Orihon (accordion) printed book of Vol. 373 of the Sutra of Perfection of Wisdom or Mahaprajnaparamita sutra, entitled Da bo re bo luo mi duo jing [in Japanese: Daihannya haramitta kyo]. SUTRA OF PERFECTION OF WISDOM: KASUGA-BAN.
Orihon (accordion) printed book of Vol. 373 of the Sutra of Perfection of Wisdom or Mahaprajnaparamita sutra, entitled Da bo re bo luo mi duo jing [in Japanese: Daihannya haramitta kyo].
Orihon (accordion) printed book of Vol. 373 of the Sutra of Perfection of Wisdom or Mahaprajnaparamita sutra, entitled Da bo re bo luo mi duo jing [in Japanese: Daihannya haramitta kyo].
Orihon (accordion) printed book of Vol. 373 of the Sutra of Perfection of Wisdom or Mahaprajnaparamita sutra, entitled Da bo re bo luo mi duo jing [in Japanese: Daihannya haramitta kyo].
Orihon (accordion) printed book of Vol. 373 of the Sutra of Perfection of Wisdom or Mahaprajnaparamita sutra, entitled Da bo re bo luo mi duo jing [in Japanese: Daihannya haramitta kyo].

Printed in 1383

Orihon (accordion) printed book of Vol. 373 of the Sutra of Perfection of Wisdom or Mahaprajnaparamita sutra, entitled Da bo re bo luo mi duo jing [in Japanese: Daihannya haramitta kyo].

Five-page woodcut of Shaka & his Protectors. Five columns per page, 17 characters per column, each column & page framed with silver borders. 90 pages, 2 blank pages. Tall narrow 8vo (260 x 95 mm.), orig. decorated “wallet binding” of semi-stiff wrappers, with a pale-brown background (koiro; clove-stained), heightened with gold & silver speckles and a mist of gold (kasumibiki), all preserved & attached to the orig. “wallet-style” semi-stiff outer wrapper employing the same decoration. [Nara: 1383].

An extremely rare and very beautiful early sutra, printed at Nara in 1383. It has been printed on highest-quality thick paper (gampi or mulberry fibers), and printed in bold, thick strokes, using black sumi ink, typical of kasuga-ban printings. The decoration, with silver leaf framing the text, and gold and silver leaf on the highly decorated wrappers, uses techniques reserved for important or prestigious productions. This is an example of kasuga-ban, a term for publications of the Nara monasteries in general. The decorated upper wrapper of the orihon itself has a contemporary inscription: “Yonhyaku uchi hachi chitsu san” (“Within 400 eight chitsu three”).

Our book begins with a splendid five-page woodcut frontispiece depicting Shaka and his Sixteen Protectors, along with other protective figures (juroku zenshin to shaka seppo). Xuanzang (596?-664), the Chinese Buddhist pilgrim, monk, scholar, and translator of the Perfection of Wisdom, is also shown, holding many sutra. He travelled to India in 629, where he studied Sanskrit, and returned to China in 645 with a quantity of scriptures in his luggage. This fine and large woodcut has been framed with a silver border.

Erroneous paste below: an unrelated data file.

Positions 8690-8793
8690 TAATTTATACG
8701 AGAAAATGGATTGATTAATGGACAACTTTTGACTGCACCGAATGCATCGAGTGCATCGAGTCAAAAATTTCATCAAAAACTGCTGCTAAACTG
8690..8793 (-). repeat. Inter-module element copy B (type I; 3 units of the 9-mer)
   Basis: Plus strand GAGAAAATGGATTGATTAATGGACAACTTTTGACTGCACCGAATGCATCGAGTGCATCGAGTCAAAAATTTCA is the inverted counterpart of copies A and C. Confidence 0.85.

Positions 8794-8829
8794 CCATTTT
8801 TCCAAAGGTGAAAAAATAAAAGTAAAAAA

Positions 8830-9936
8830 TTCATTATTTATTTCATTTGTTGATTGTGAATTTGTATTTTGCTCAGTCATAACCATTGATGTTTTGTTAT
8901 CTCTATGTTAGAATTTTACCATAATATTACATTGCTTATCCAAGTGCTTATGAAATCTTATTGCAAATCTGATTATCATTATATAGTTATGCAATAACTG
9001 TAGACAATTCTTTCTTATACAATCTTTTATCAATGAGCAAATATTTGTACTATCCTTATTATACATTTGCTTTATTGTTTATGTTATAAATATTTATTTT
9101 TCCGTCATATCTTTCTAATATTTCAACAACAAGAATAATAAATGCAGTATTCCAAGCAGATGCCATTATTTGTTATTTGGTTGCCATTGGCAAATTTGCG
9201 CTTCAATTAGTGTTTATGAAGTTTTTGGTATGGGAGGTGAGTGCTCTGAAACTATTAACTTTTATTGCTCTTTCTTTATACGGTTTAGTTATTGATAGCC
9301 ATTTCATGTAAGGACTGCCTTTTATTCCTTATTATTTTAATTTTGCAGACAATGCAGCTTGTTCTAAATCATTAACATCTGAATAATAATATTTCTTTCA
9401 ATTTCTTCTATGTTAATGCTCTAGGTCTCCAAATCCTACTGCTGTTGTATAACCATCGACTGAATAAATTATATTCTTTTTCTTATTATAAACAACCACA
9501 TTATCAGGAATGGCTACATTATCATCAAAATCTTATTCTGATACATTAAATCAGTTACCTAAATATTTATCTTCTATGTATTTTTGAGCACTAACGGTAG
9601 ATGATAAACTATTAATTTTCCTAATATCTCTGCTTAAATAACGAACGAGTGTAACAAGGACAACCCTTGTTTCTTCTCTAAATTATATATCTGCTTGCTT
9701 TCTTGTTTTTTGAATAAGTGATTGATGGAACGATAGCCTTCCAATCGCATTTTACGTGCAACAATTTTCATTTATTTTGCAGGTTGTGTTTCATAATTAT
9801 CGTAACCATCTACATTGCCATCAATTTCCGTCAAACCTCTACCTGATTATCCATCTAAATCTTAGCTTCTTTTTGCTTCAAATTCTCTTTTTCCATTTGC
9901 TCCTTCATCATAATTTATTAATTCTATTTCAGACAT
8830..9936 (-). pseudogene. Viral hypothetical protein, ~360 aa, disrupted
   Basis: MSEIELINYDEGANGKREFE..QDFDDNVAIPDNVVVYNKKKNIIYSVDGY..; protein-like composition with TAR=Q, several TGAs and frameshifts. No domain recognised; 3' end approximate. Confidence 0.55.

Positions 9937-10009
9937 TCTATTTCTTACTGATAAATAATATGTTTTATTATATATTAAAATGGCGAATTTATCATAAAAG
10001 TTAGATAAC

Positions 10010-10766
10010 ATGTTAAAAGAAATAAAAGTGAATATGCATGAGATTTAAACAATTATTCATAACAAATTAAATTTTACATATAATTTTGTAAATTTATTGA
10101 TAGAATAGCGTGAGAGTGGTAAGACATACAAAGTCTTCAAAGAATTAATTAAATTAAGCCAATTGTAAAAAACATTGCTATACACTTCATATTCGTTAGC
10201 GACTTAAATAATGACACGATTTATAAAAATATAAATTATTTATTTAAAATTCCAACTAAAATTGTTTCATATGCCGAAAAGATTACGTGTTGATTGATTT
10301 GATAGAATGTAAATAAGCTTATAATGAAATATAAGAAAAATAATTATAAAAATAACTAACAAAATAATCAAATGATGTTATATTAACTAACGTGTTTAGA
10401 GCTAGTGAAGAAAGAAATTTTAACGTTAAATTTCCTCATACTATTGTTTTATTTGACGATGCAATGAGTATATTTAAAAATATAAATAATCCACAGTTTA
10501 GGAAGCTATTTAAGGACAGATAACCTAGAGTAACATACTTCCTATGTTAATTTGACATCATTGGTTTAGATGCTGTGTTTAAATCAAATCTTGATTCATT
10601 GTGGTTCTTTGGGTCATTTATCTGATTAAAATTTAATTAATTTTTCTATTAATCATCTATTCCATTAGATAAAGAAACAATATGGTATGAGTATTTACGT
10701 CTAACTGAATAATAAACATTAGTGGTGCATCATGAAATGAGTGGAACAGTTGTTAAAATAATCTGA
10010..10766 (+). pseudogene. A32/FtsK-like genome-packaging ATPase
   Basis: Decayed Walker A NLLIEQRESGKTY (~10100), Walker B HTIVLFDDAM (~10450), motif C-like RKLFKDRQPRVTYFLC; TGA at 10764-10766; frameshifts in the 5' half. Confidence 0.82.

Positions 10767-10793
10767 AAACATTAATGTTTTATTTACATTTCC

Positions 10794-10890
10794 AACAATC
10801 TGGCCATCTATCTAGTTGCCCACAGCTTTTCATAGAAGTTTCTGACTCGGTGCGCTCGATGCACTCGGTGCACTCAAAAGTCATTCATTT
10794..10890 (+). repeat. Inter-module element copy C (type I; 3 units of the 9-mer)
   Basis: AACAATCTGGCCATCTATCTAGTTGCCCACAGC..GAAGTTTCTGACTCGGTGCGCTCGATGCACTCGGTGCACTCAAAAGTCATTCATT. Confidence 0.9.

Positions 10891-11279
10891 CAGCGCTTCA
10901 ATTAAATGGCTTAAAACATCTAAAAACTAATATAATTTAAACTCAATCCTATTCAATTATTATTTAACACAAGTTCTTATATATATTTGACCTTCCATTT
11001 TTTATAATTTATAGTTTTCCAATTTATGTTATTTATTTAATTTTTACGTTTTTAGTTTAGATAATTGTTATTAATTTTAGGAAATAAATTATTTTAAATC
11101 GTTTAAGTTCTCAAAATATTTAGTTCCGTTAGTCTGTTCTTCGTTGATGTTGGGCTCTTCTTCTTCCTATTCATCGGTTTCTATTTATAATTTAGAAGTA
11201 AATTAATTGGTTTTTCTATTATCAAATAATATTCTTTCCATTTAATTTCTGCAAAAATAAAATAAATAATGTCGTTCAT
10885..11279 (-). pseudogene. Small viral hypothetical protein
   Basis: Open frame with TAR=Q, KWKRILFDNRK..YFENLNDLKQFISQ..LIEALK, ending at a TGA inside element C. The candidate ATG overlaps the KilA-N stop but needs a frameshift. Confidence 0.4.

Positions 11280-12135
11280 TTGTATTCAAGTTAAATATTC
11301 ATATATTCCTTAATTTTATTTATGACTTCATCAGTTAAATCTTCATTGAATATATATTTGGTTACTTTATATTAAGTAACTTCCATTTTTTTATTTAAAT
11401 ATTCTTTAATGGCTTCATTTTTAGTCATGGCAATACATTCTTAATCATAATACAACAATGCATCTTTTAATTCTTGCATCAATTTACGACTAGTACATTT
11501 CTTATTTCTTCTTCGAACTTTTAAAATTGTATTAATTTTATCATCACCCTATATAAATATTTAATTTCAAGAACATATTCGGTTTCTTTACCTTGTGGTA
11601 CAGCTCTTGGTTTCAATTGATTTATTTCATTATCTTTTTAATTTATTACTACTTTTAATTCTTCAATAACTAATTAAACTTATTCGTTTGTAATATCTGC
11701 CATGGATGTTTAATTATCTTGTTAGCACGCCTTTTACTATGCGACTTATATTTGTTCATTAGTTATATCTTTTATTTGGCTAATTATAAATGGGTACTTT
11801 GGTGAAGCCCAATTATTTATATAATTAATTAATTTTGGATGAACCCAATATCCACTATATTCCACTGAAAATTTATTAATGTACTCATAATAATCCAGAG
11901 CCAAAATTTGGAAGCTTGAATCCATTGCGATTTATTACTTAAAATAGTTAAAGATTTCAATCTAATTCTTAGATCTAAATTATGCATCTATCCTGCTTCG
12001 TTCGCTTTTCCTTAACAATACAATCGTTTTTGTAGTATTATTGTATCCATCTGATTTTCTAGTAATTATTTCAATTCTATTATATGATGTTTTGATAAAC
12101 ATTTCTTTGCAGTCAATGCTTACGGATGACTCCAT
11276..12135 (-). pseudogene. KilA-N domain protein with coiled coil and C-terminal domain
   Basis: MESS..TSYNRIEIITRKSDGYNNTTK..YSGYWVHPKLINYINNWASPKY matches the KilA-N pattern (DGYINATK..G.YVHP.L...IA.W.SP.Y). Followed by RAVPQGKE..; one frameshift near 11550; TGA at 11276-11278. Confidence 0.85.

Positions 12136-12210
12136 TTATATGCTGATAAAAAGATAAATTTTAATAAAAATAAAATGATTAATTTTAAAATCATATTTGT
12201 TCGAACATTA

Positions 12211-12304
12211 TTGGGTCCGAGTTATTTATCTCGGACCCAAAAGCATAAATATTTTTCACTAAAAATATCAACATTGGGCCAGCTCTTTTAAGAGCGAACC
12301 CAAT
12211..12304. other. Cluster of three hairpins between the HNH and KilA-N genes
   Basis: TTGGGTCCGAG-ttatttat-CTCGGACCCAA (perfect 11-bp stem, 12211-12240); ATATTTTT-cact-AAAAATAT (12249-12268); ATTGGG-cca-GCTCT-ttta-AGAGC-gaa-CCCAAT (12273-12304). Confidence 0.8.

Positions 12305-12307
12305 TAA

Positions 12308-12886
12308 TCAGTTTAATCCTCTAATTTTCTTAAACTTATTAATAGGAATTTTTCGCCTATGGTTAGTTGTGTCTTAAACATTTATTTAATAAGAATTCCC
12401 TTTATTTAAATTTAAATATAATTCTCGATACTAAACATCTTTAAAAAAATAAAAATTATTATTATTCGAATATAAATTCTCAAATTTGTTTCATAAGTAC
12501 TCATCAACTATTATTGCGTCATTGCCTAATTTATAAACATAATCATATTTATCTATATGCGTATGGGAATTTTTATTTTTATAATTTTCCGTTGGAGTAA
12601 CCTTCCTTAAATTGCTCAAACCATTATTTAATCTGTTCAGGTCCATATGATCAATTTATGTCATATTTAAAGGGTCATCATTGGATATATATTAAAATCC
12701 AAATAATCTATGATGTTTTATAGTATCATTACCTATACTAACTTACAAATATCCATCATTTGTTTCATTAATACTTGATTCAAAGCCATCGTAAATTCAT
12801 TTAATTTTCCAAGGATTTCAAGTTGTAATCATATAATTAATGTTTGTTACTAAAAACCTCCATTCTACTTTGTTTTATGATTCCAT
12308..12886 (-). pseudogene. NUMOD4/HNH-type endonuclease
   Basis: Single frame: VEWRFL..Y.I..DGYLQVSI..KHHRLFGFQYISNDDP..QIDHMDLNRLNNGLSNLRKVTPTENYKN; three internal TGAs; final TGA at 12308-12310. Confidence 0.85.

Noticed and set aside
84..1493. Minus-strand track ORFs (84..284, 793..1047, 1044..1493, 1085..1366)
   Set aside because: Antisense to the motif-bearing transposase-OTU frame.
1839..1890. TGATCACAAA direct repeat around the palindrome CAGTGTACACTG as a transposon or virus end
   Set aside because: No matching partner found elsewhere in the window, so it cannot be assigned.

The remainder of the book contains the text. Each column and page has been ruled with silver, heightening the elegance of each opening.

This is a book of very great beauty. In contemporary manuscript on the upper cover of the wrapper is the name and title of this volume. This inscription is a little faded and rubbed but still legible. On the inside of the upper cover is another contemporary inscription: “Senyu tatematsuru Daihannyakyo ichibu Kanjinso Shinto zenshi” (“This part of the Daihannyakyo is donated to the temple by the high monk Shinto”). The lower inside cover has another contemporary inscription: “Tamba (?) mikumi gun…[two characters we cannot decipher]…zushu shami Dozen” (this states that a young apprentice Buddhist practitioner named Dozen owned this book).

Following the title on the first leaf of text is written “Chio” [or “Ikeo”] joju nari” (an ownership inscription). Within the text, there is another inscription stating that this book belonged to the “Daidoji temple.” On the final page of text, it is written in manuscript “Ganshu Joun” (“Joun made a wish to Buddha”).

For another example, in less good condition, see the Metropolitan Museum of Art’s webpage and search for the accession number 2013.740.

A fine and fresh copy. There is some inoffensive and inevitable worming. The ones in the margins and a few touching the text have been expertly filled-in.

❧ Chibbett, The History of Japanese Printing and Book Illustration, p. 49–”In artistic terms, there is no question that the finest examples of Nara-han, printed boldly on thick paper with gold and silver leaf decoration, represent a considerable achievement that can be enjoyed today, seven hundred years after they were produced.” K.B. Gardner, “Centres of Printing in Medieval Japan: late Heian to early Edo period” in British Library Occasional Papers 11. Japanese Studies (ed. by Yu-Ying Brown), London: 1990, p. 159–”The term Kasuga-ban became used more loosely, in a wider sense, to denote publications of the Nara monasteries in general, not only of the Kofukuji. The printing of Kasuga-ban in this broader sense flourished throughout the Kamakura period and up to the end of Muromachi ca. 1570).” Mizuno, Buddhist Sutras. Origin, Development, Transmission, pp. 178-79.

Price: $15,000.00

Item ID: 7193